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Archive for June, 2014

IMG_9289BY KAREN HOLLESCHAU

When the Exxon Valdez struck a reef on March 24, 1989, spilling at least 500,000 barrels of crude oil into pristine Prince William Sound in Alaska, the entire world took notice. I was a first-grade teacher just starting out in Weslaco. My little students and I read the newspaper and magazine articles about the spill and the ensuing clean-up efforts from our elementary classroom. The children were dismayed at the photos of the oil-drenched otters and birds in their Weekly Reader magazines. In Science, they attempted to wash oil from plush toys with Dawn dishwashing liquid to see if it really worked. It did.

My Uncle Jack had been a meteorologist in Valdez for many years. He described it to me as the most beautiful place in the world. The water was so clean and pure that he could see clear to the bottom.

The April 1989 Earth Day would soon be here, and the children were looking forward to a reading of The Lorax and baking, decorating (and eating) an Earth Day cake. We planned to pick up litter in a nearby park and have a picnic afterwards. It was a wonderful day. The children’s hopes were renewed. They believed that such a terrible thing as the oil spill would never happen again.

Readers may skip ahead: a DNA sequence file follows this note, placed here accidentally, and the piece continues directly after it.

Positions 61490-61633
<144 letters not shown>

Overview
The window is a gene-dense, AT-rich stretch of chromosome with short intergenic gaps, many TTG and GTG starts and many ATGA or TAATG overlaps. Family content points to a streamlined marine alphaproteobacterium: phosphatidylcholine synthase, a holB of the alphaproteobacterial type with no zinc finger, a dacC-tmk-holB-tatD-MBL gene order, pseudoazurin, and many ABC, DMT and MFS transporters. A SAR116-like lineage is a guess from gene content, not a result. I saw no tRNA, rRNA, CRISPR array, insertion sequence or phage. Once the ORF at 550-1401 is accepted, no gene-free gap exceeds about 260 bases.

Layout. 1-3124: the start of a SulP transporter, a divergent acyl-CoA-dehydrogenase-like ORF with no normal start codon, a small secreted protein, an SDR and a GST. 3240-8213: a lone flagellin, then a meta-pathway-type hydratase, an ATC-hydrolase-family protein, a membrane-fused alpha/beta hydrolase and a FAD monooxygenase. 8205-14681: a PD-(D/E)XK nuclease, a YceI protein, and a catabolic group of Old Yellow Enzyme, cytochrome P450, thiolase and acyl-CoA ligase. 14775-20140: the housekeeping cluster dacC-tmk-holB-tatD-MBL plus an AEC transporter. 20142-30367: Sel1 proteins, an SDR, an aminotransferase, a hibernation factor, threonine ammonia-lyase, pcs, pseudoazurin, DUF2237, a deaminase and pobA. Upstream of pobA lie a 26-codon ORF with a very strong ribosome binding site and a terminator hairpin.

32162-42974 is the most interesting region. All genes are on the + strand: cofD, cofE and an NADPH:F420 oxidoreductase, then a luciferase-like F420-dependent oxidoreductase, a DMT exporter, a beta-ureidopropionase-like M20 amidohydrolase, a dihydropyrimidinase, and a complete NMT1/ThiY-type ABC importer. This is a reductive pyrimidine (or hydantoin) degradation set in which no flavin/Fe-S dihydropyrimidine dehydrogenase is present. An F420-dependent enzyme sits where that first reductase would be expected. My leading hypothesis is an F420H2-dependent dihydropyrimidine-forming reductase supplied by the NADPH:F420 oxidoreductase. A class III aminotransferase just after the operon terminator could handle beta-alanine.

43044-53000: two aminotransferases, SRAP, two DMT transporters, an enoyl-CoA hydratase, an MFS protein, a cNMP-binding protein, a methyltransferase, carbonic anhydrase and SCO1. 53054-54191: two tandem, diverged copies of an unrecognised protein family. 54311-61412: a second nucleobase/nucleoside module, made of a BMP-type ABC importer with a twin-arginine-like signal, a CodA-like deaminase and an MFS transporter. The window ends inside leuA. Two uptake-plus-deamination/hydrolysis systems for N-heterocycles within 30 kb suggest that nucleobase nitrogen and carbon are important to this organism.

Then we received the announcement that the annual Just Say No to Drugs week-long activities would begin in two weeks. The culminating event would be a balloon release. Over one thousand bright red helium-filled balloons would be sent soaring over the skies of Weslaco. Coincidentally, (or was it?), my little students found some pictures in a National Geographic Magazine of sea turtles and seals being strangled by plastic six-pack rings and choked by balloons that had been floating in the sea.

Once again, the children were dismayed and hurt, even tearful to such a degree that I had to remove the pictures from the magazine. They wanted to take action. The most timely and easiest idea was to make posters that would educate the rest of the student body, teachers and administrators about what can happen when balloons end up in the ocean. Poster-making became the focal point of every day. The energy and excitement in the classroom was palpable. Children who were not ordinarily interested in academic learning suddenly couldn’t wait to get to class and didn’t want to go home at the end of the day. We put the posters up all over the school. It never occurred to me to ask for permission.

To sum it up, the balloon release was canceled to the dismay of our counseling staff. I was called into the principal’s office (he was actually delighted by it all) and walked out smiling. The children were filled with joy. They were astonished that six-year- olds could affect real change in the world and make it a better place. I’ve been training tiny activists ever since, but it has never been as effective as that spring in 1989 when my first graders prevented over 1,000 bright red balloons from potentially choking a sea turtle in the Gulf of Mexico.

(Several years ago I visited Prince William Sound. To my untrained eye, it is still a stunningly beautiful place, and nature has come a long way towards healing itself, but 25 years later there are still traces of that terrible day.)

Karen is a member of the LRGV Sierra Club Executive Committee. 

 

 

 

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